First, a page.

- by Martijn Blok – 13/11/20
Computational Fluid Dynamics (CFD) creates a digital simulation that visualises the flow of fluids and the way they are affected by objects. It is a very powerful tool that shows in advance how temperature, pressure and velocity are going to behave in a design.
In this guide you’ll learn the following:
Image 1: Gasoline evaporating from a gasoline spill.
Most of us are familiar with the breakdown strategy: chopping a big problem, task or activity into smaller and more manageable pieces. In a way this is how CFD works.
The problem with fluid dynamics is that it has many different properties such as heat, mass and velocity, all of which affect each other over the course of time. Encapsulating this in a mathematical model leads to the Navier-Stokes equations, a series of very complex partial differential equations involving more than one variable and their respective derivatives.
With CFD the area of fluid dynamics being analysed is represented as a closed system. This is an important factor as it sets the boundaries. In a closed system mass, momentum and energy are stable constants. Basically, everything must be conserved.
Next, this area is meshed – split up into multiple sub domains called cells. Each cell is linked with its nearby cells. Changing a variable in one cell has an impact on other cells. As is the case with a jigsaw puzzle, change one piece and many (or maybe all) pieces change with it. The puzzle is solved from the edges, from the boundary conditions, which define the in- and output of the fluid volume.
Image 2: Heat coming from engines
Imagine you can peek into the future and see how your designed system is going to work before anything solid has been built. This gives you the ability to adjust and perfect your system even if you are still in the design phase.
A CFD model already gives you a good idea of how the system will operate in the design phase. It shows what will work and what not, allowing you to intervene at an early stage before anything has been constructed.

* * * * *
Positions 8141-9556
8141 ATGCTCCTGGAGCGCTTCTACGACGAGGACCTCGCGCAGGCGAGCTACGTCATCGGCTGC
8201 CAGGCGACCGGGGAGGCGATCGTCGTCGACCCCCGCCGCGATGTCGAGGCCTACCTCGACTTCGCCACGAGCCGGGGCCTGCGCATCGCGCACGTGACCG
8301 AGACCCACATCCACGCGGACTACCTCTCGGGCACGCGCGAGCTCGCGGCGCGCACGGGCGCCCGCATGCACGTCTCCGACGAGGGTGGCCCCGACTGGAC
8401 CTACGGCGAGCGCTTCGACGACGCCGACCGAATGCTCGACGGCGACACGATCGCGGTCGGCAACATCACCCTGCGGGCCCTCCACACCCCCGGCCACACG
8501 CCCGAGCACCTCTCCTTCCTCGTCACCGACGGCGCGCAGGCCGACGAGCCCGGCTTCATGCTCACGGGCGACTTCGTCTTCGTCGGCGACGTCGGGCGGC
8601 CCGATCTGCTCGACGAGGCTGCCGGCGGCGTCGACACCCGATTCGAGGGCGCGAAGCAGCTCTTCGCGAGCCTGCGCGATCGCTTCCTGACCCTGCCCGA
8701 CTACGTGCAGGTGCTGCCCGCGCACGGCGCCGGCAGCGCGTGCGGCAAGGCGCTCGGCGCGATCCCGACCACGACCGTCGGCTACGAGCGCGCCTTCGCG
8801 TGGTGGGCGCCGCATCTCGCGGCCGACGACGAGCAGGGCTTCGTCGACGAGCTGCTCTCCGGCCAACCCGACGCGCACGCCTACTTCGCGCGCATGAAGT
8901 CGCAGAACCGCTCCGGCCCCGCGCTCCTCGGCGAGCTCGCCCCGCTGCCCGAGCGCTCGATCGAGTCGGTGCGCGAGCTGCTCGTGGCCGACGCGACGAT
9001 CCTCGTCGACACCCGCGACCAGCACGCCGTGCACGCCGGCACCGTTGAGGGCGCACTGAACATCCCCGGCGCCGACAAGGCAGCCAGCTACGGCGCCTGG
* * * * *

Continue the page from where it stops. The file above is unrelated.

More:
This is better for your state of mind and can also save a lot of money.
The answer here depends entirely on the case at hand. Engine rooms are often a point of attention as every inch is used in these areas, leading to very complex models that need to be simplified in order to run a simulation.
The difficulty lies in deciding what may and may not be simplified, which details have an influence and which not. In addition, critical areas require more detail than others. Omitting the right elements can lead to an erroneous outcome.
Image 3: Meshed space around engine
CFD is used to find out how hotspots, air velocities and temperature levels work in a specific room. Although deployable in any space, it is usually applied in complex situations where you do not exactly know how certain properties will behave. An engine room, where hotspots and a lack of circulation can cause problems, are an obvious example.
For ordinary cabins or other spaces, a design based on knowledge and experience is fine. The calculations are relatively simple with problems rarely anticipated. But on superyachts and cruise vessels. where very high standards are demanded, CFD provides solid proof that you will meet the DNVGL comfort notation.
Image 4: Heat visualised
While the accuracy of the solution depends on several factors, the mesh structure is key. A CFD simulation is an approximation of reality: the coarser the mesh, the further you are from the actual situation. Dip below a certain accuracy level and the result is no longer realistic.
Areas in the model where the physical properties are critical require a finer mesh size. Failures can occur when the mesh does not cover all the effects that take place in one cell. The mesh contains multiple effects that will change as the mesh gets finer.
To obtain reliable results and ensure an accurate solution, analysts must take particular care with regards to the cell size, the number and position of cells and the computational time.
Computational Fluid Dynamics analyses and solves problems that involve flows like gases or liquids. Computers are used to simulate a model that shows how these fluids flow and interact with the surfaces and solids of the model. CFD is used to pre-engineer complex areas where the right temperature and flow are critical factors. The accuracy of the model depends on its detail.
Curious about how CFD can be used to solve your engineering challenges in advance and save you frustration, time and money? Contact one of our engineers and download the brochure for more information.
Martijn Blok | R&D Engineer
Martijn Blok has been working at Heinen & Hopman since 2013. During his study Integrated Product Development he learned to analyse and engineer the functional side of a new product. At Heinen & Hopman, Martijn is responsible for detail engineering using CFD-analysis amongst others to optimise our new products.
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